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In 1905, the USDA published a bulletin: Nomenclature of the Apple: A Catalog, that listed 17,000 names. After removing the duplicate names, it still listed 14,000 different varieties of the apple.

Between Captain John Smith in Jamestown, Virginia, in 1607, and the beginning of the 20th century, American settlers planted thousands of fruit trees, and produced thousands of varieties. Horticulturists now consider those three centuries the Golden Age of pomology, the science of fruit-bearing trees.

The most famous of the early planters was John Chapman, aka Johnny Appleseed. “By the 1830’s, he owned a string of apple-tree nurseries across Pennsylvania, Ohio, and Indiana.”

Most fruit that we eat comes from trees first cultivated in Europe and Asia, and carried to America.

As for native American fruit trees, they include: the Juneberry, the Red Mulberry, persimmon, may haw, wild cherry, and pawpaw. Also, the few plum and crabapple trees native to America produce a tart fruit, good only for making preserves.

Sixty years before the USDA published its bulletin, a young and enthusiastic pomologist named Andrew Jackson Downing wrote a most interesting book, first published in 1847, The Fruits and Fruit Trees of America: The Culture, Propagation, and Management.

An enthusiastic lover of fruit trees, Downing is almost lyrical when he writes: “It is the most perfect union of the useful and the beautiful that the earth knows: trees full of soft foliage; blossoms fresh with spring beauty; and fruit, rich, bloom-dusted, melting, and luscious.”

“I heartily desire that every man should cultivate an orchard, or at least a tree of good fruit.”

Downing points out that each generation of living men and women possess fruit trees because of the countless hours of work that previous generations undertook and completed. For decades, they each tested by trial and error, and then grafted, cultivated, and pruned their fruit trees.

He then declares that there are two tendencies within every fruit tree, “a tendency to improve, but a stronger tendency to return to a natural or wild state.” It is men and women’s duty to fight off a fruit tree’s tendency to return to that wild, more primitive, albeit natural state.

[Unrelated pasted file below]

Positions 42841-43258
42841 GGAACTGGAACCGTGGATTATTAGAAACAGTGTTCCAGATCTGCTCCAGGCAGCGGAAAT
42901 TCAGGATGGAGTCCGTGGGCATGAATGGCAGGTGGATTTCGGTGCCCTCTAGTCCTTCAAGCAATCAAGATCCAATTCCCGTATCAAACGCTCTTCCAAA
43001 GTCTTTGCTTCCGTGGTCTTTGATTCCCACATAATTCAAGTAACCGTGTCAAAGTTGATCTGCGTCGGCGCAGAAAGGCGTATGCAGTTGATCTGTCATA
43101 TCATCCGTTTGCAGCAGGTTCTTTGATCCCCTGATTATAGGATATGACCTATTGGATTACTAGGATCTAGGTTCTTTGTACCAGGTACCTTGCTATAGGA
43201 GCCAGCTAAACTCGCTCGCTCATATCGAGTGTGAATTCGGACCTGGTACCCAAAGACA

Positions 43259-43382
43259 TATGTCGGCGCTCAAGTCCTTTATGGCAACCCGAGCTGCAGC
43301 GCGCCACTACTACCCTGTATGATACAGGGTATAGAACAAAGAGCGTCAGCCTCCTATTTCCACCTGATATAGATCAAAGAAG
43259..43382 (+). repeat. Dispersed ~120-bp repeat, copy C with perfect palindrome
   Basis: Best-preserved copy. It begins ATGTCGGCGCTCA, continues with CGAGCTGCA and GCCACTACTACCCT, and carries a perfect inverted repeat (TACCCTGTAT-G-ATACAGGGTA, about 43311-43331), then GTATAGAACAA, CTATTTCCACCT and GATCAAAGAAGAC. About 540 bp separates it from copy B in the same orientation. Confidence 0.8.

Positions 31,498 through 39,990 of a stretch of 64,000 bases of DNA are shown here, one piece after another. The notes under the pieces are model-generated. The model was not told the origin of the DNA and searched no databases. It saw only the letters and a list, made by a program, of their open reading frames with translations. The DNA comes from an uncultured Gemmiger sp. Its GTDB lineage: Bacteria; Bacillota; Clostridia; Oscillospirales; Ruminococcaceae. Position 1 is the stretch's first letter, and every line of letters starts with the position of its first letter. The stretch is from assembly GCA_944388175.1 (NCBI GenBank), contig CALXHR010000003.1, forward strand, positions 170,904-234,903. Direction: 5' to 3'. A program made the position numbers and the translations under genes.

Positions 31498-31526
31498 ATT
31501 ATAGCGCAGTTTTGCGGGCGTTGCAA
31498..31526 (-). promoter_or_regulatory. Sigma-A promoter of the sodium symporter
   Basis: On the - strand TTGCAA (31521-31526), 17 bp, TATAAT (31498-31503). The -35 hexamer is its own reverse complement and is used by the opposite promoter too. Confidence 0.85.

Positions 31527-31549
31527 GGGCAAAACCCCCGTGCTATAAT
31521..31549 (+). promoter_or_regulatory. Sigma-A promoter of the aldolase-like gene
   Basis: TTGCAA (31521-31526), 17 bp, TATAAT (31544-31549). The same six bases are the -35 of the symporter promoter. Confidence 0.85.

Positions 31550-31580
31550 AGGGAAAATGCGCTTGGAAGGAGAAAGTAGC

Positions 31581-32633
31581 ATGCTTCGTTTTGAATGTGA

He writes, “If the arts of cultivation were abandoned for only a few years, all the annual varieties in our gardens would disappear and be replaced by a few original wild forms,” and, “In the midst of thorns and sloes, Man the Gardener arises and forces nature to yield to his art.”

Downing connects “culture” back to its original meaning, “a piece of tilled land, or to cultivate,” before it became known as “intellectual training and refinement.” Indeed, the word “culture” has its roots in agriculture and arboriculture, “the grafting and pruning and training,” of human beings.

A current-day biographer of Ralph Waldo Emerson, Robert D. Richardson, Jr., said of Downing’s book, that “it is proof that one person can change things. No orchard keeper can be a believer in fate.”

Ralph Waldo Emerson—writer, thinker, essayist, and poet extraordinaire—read Downing’s book when first published, and took to heart Downing’s call to plant fruit trees. He first planted grape vines, and then over a hundred trees in the acres beside his house in Concord, Massachusetts.

He planted thirty apple trees, a dozen quince trees, plus plenty of plum, peach, and pear trees.

Richardson says that Emerson’s trees died long ago, and that today most of those acres, “have run wild. Only a few steps from the house the land is densely overgrown, abandoned, and impenetrable.”

That stronger tendency to return to a natural or wild state superseded that weaker tendency to improve. At least that is what happened on Emerson’s soil.

For those who like to catch and digest trivia, Concord grapes were named after Emerson’s town, but not due to Emerson’s efforts, but due to Ephraim Bull’s, the town’s fire chief, who “planted and evaluated 22,000 seedlings before he found his perfect grape,” a well-documented effort on his part.

Certain people find the time to take on substantial tasks that result in profound achievements.

For centuries, at Christmas time, adults have presented to their children— after they have sang carols and acted out the nativity scene in a Christmas program—a Christmas sack, filled with unshelled peanuts, almonds, cashews, and pecans; an apple or an orange; and a candy cane or two and chocolates.

Sweets, nuts, and fruit, the better things that men and women who work with and through nature, can and will create. The three wise men came from the east bearing gifts of gold, frankincense, and myrrh, but children today receive that “union of the useful and the beautiful,” fruit from a tree.

The French writer Voltaire, in his fictional novel Candide, tells of a tireless old man who explains to Candide, “I only worry about the fruits of the garden which I cultivate off to be sold. I and my children cultivate them; and our labor preserves us from three great evils: weariness, vice, and want.”

Candide commented, “I know that we must cultivate our garden.” And our orchard too.